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Wag is a fast-growing app that has attracted publicity, celebrity endorsements, and tens of millions in investments. The app connects pet owners with sitters, walkers, and other pet services, and earns money by taking a percentage of each transaction. Wag has already earned a reputation as the Uber of dog-walking, an app that can both revolutionize the multi-billion dollar pet industry and provide side gigs to an army of contractors in the burgeoning gig economy.
And like Uber, Wag’s reputation has taken a series of severe hits in recent months as a number of dog owners have accused Wag contractors of negligence that has resulted in lost and even killed pets, Bloomberg reports. Last month, reports began to circulate on social media that a Wag dog walker had lost Buddy, a beagle-terrier mix owned by retired nurse MaryEllen Humphrey.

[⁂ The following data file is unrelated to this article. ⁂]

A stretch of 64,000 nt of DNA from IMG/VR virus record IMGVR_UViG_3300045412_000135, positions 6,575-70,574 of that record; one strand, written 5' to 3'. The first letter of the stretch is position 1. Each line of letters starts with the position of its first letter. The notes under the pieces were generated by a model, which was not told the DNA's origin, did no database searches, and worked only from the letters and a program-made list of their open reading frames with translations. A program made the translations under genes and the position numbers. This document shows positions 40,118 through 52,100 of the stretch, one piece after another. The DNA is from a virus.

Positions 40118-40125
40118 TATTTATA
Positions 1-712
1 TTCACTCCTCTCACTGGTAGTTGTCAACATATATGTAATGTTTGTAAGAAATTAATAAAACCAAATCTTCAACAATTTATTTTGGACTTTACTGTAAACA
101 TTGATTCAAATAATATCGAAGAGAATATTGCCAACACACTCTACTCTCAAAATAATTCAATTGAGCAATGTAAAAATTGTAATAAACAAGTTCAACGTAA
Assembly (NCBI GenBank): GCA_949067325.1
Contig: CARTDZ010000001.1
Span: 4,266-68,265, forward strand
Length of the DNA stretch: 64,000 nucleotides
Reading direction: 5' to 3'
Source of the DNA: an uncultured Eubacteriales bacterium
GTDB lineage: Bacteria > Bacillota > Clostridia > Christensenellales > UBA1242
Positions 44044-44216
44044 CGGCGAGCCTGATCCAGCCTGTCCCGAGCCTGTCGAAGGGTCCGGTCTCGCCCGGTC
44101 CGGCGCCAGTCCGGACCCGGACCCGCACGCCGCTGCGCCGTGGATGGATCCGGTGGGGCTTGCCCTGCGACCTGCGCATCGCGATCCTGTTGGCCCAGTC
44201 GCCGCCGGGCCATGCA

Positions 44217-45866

Humphrey alleges that Wag offered her $2,500 and a trip to Disney World in exchange for her silence. While Wag asserts that it set up a $1,000 reward, issued a Pet Amber Alert to notify the neighborhood of the missing dog, and hired a professional dog rescuer, Humphrey denies that this is the case.
In response, Wag ordered its attorney, Mark Warren Moody, to send her a cease and desist letter demanding that she publicly apologize and retract her accusations on social media. “If your retraction and apology to Wag! are not publicly posted to each and every social media platform that you have used to libel Wag! within 24 hours of the time of this email, this office has been authorized to use all available means to bring as swift as possible an end to your lies,” Moody wrote.
Humphrey was forced to hire her own professional trackers to find Buddy, but in the end it was a local woman who found the dog, which happened to be standing near a “Find Buddy” poster. Other Wag clients have also come forward to share stories of lost dogs that ended up being struck by cars.